Texas School Business • July / August 2014

on administrative assignments, Hickman was an English teacher at A&M Consolidated for eight years, also serving as yearbook advisor, level leader and English Department chair. She received her bachelor’s degree in English from Texas A&M University and her master’s degree in educational leadership from Lamar University. The new principal of Rock Prairie Elementary School is Robyn Jones, who has spent her career in College Station ISD. She was assistant principal of College Hills and Southwood Valley elementary schools, enrichment summer school prinRobyn Jones cipal, a Head Start teacher at Southwood Valley, kindergarten and fourth grade teacher at Forest Ridge Elementary, coordinator of the Texas School Ready Project, and director of and family engagement specialist at the Barbara Bush Parent Center. Jones has a bachelor’s degree in interdisciplinary studies from Southwest Texas State University (now Texas State University) and a master’s degree in educational administration from Texas A&M University. Comfort ISD Leslie Vann, the district’s new superintendent, was most recently the assistant superintendent of finance and operations in Lamesa ISD. He took his first principal position in Lometa ISD in 1994 before moving to work in the same capacity in Wellman-Union ISD. In 1999, he returned to Lometa ISD as superintendent, remaining in that district until taking the top position in Gorman ISD, where he served for four years. He returned to Wellman-Union, where he was superintendent until his most recent assignment in Lamesa. Vann earned both his bachelor’s degree in agricultural education and his master’s degree from Tarleton State University. Crowley ISD The following administrative appointments have been made for the district: • Joseph Branch, assistant principal, Harris Intermediate School; • Annette Duvall, director of college and career readiness; • Elisa Fisher, director of special services; • Ed Hernandez, chief instruction officer; • MaLisa Horton, principal, Deer Creek Elementary School; • Bill Johnson, deputy superintendent of policy and support services; • Theresa Kohler, chief employee services officer; • Jose Angel Lara, principal, Crowley Learning Center;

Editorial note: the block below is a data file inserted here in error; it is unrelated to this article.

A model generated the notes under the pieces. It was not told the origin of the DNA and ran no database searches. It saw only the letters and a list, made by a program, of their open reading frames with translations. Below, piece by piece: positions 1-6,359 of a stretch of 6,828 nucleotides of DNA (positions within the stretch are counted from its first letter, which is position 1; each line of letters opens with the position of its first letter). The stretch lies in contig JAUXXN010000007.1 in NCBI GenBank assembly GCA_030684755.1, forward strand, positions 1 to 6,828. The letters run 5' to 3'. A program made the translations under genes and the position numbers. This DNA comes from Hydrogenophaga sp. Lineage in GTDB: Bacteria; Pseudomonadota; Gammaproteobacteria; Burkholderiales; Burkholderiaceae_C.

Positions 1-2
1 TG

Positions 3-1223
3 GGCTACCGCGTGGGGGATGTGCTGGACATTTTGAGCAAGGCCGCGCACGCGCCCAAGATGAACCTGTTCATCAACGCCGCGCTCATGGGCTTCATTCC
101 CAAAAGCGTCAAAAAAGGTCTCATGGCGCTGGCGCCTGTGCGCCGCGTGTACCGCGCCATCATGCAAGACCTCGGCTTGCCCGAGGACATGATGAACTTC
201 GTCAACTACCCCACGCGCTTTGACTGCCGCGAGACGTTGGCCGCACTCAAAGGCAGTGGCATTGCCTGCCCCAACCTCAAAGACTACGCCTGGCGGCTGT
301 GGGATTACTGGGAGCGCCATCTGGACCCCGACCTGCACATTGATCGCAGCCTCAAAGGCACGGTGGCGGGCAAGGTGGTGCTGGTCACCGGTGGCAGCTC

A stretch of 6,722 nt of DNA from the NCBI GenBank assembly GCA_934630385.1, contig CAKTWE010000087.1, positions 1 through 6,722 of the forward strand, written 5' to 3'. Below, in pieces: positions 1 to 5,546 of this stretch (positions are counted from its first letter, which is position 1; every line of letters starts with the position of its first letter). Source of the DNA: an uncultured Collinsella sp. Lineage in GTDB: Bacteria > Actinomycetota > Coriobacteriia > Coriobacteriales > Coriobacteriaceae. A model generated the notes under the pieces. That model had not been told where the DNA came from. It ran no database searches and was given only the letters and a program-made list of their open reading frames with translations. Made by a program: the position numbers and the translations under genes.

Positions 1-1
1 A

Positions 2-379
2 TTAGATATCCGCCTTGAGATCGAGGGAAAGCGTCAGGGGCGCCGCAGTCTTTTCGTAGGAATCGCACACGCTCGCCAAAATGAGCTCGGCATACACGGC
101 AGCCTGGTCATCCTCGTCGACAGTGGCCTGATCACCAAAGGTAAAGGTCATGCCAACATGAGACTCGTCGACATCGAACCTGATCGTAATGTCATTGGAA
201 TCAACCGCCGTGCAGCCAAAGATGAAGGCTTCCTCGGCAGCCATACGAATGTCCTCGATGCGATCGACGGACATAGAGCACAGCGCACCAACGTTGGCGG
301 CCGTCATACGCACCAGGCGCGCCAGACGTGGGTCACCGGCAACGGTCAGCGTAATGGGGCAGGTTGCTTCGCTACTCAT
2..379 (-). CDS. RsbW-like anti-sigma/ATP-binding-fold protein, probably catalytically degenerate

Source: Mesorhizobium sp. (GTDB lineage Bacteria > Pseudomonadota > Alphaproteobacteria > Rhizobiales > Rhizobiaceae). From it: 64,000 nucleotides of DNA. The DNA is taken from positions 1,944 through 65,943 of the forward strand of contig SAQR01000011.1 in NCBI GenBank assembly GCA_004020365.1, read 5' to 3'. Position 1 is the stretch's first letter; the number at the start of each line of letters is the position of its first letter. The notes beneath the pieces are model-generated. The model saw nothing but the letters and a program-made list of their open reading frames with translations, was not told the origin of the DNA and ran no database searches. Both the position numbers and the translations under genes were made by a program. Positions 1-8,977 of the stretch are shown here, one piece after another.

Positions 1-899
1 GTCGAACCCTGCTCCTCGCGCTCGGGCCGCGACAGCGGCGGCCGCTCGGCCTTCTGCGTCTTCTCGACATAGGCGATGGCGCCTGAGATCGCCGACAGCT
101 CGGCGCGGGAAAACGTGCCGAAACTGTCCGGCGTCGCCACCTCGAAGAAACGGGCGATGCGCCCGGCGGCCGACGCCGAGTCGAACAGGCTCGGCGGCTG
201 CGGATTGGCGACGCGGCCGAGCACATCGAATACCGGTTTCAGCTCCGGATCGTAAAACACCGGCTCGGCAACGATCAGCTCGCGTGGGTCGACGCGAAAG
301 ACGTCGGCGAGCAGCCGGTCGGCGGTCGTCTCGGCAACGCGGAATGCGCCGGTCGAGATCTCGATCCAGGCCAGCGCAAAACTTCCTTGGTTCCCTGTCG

• • • • • • • • •

Trent Lovette, deputy superintendent of school administration; Rashad Muhammad, associate principal, Crowley High School; Theresa Paschall, coordinator of counseling services; Jim Phillips, principal, Stevens Middle School; Mary Preston, assistant principal, North Crowley Ninth Grade Center; Emily Scott, principal, Hargrave Elementary School; Renee Treat, director of staff development; Felicia Wilkerson, coordinator of elementary ELAR/social studies; and Clarence Williams, assistant principal, North Crowley High School.

Cypress-Fairbanks ISD Cypress-Fairbanks Board of Trustees member Bob Covey has been elected a director of the Gulf Coast Area Association of School Boards (GCAASB) for 2014-2015. GCAASB is an organization comprised of more than 50 school Bob Covey boards from the greater Houston area. Cypress Springs High School girls’ track and field coach Ruqayya Gibson has been named the Texas Track and Field Coaches Association (TTFCA) Girls’ Coach of the Year. After serving as an assistant principal at the AlRuqayya Gibson ternative Learning Center West since 2012, Kenneth Henry is now principal of Duryea Elementary School. He has been an educator for 16 years, nine of those with the district. After serving as a social skills and history teacher, intervention specialist and Kenneth Henry social worker in Texas City, La Marque and Galveston ISDs, he arrived at Cypress-Fairbanks in 2005. Initially a special education co-teacher and adaptive behavior teacher, he then was the at-risk coordinator at Lee Elementary. He took the position of assistant principal at Holmsley Elementary in 2010, remaining there until beginning his most recent position at the Alternative Learning Center. Henry, who earned his bachelor’s degree in psychology from Lamar University, holds a masSee WHO’S NEWS on page 16


GAME ON! by Bobby Hawthorne

The often untold story of James Turner

J